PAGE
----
‘Giants Being Lonely’ review: a realistic portrait of what it means to be a teenager

Grear Patterson’s “Giants Being Lonely” is the latest coming-of-age film clamoring for your attention.


Deborah Alalade

Grear Patterson’s “Giants Being Lonely” is a new coming-of-age film. Patterson follows the story of teenagers facing life’s challenges, struggles and responsibilities. (Staff Illustration by Debbie Alalade)

Sixx Orange, Contributing Writer

Grear Patterson’s “Giants Being Lonely,” is an unapologetically raw and authentic representation of the challenging coming-of-age journey. The unmarked path from youth to adulthood leaves teenagers with numerous decisions that lead to long-lasting consequences. Even though teenagers are surrounded by other peers figuring things out, “Giants Being Lonely” exemplifies the loneliness that comes with navigating life.  

The film depicts the arrival of summer authentically by mixing the sounds of crickets and wind howling alongside images of warm sunsets and bright green trees. But, for all the pristine beauty of Hunter Zimmy’s cinematography, Patterson maintains a frenetic beat pulsating beneath the warm visuals. High school is coming to an end, the Southern heat is suffocating, baseball is exhausting, the future is uncertain and the present is a bore; everything is happening all at once and nobody knows what to do about it. The teenagers in “Giants Being Lonely” are more than confused: they’re lost, befuddled and muddled, trying to find something to keep them motivated while life passes them by. 

In capturing this conflux of confusion and transience, “Giants Being Lonely” distills aimlessness into snippets of visual wonder. Its placement of a lone teenager sitting in a field points to a sense of alienation; kids biking with nowhere to go, a sense of purposelessness; a teen stuck in his room, an ever-relatable claustrophobia. The teenagers in “Giants Being Lonely” are discovering who they are, who they love and who they want to be, all the while trying to make the most of their youth before it’s too late. 

Bobby White (Jack Irving), one of the film’s leads, treasures the moments he has to himself as a way to escape the exhaustion of daily life. In one scenario, he lies exhausted in a gazebo; in another, he is chasing and hopping on the side of a moving train; and in another, he is quietly drifting along the water in a canoe. From these vignettes, it becomes clear that Bobby lacks direction. He finds himself drifting through life, trying to stay afloat to the best of his abilities.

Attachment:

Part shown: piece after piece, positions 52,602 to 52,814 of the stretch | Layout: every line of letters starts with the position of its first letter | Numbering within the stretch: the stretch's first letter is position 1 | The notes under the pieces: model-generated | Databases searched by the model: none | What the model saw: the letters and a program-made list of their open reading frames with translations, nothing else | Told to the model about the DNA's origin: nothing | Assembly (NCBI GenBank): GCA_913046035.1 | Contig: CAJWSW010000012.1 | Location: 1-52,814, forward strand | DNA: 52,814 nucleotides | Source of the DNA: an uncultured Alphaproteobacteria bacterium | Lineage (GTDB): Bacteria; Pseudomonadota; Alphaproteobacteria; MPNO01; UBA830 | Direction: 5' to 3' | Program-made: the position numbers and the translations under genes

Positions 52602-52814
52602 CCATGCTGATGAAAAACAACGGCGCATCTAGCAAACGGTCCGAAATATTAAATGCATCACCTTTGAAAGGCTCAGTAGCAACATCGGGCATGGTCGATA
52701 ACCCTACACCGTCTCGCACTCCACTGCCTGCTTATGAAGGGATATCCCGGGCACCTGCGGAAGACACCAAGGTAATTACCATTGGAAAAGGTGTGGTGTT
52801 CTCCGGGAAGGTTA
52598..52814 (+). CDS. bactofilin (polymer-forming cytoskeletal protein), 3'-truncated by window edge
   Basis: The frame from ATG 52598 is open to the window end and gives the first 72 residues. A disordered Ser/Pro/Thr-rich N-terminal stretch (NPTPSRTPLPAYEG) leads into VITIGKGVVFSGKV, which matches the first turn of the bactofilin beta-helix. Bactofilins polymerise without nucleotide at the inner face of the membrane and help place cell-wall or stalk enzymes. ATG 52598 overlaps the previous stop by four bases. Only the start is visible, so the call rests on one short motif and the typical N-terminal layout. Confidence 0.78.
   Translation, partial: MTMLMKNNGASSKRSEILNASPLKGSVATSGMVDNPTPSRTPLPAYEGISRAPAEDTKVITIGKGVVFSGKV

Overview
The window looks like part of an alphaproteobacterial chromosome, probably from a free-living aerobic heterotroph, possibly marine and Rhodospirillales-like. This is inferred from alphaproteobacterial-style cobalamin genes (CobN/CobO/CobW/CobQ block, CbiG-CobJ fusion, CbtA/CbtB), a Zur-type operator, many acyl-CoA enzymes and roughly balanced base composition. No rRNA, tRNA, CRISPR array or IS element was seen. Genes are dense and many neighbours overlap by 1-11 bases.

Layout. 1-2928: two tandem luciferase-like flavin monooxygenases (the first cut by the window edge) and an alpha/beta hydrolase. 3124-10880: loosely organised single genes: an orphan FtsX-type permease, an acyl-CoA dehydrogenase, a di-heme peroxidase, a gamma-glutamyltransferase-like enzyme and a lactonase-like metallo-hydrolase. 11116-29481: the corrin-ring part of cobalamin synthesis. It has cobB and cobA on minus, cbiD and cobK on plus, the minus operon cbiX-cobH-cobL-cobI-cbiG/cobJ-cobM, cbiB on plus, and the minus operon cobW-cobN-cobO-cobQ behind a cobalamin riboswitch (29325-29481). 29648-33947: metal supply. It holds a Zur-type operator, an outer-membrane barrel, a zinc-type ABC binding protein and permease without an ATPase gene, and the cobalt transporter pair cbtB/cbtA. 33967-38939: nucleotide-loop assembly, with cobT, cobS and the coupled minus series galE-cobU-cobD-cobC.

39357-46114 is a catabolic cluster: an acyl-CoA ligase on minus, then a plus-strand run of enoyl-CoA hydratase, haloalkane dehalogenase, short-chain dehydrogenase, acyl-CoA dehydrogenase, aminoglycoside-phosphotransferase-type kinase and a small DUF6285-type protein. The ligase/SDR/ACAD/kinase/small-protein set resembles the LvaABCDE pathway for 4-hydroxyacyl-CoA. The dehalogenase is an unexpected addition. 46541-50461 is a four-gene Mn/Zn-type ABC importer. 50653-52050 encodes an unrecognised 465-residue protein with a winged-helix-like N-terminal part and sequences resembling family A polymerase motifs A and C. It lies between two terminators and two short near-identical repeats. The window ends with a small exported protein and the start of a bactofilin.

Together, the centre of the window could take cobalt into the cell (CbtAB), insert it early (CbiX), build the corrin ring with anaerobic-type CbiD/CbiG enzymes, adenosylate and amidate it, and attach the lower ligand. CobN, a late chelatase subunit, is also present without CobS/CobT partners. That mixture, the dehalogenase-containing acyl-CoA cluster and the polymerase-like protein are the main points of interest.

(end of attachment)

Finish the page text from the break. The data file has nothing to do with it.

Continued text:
Adam (Ben Irving), who plays the accompanying lead to Bobby, is more content throughout the film, accompanying his steps with smirks and excelling at the art of baseball. But as “Giants Being Lonely” unfolds, you begin to understand how lost and lonesome Adam feels too. Adam is physically abused by his father on a consistent basis while his mother turns a blind eye. Each member of the family is an island, entirely dissociated and disconnected.

The film’s third lead, Caroline (Lily Gavin), who acts as Adam and Bobby’s love interest, also struggles through adolescence. Her introduction sees her getting kicked out of her mother’s car on the way to school. Caroline is at war with her family and only smiles whenever she’s around either Adam or Bobby, immersing herself in activities such as roller skating that allow her to forget the boiling discomfort of being home. But as soon as she gets home, her face goes blank. Adults terrify her, and the prospect of becoming one feels like a death sentence. 

It’s clear that these kids are not equipped to handle adulthood. They cannot take care of or provide for themselves. They have no decent adult role models to help them adjust to the changes they face as teenagers, and as such, they envision their transition into adulthood as a damnation of sorts. 

Despite being a first-time director, Grear Patterson never lets the film become stale. He captures the flawed vulnerability of his characters via a naturalistic cinematic structure that always emphasizes their voices. Nothing feels fabricated, and Patterson does not beat around the bush when it comes to sensitive topics, providing the film with a degree of depth that allows it to stand out in the sea of coming-of-age films. 

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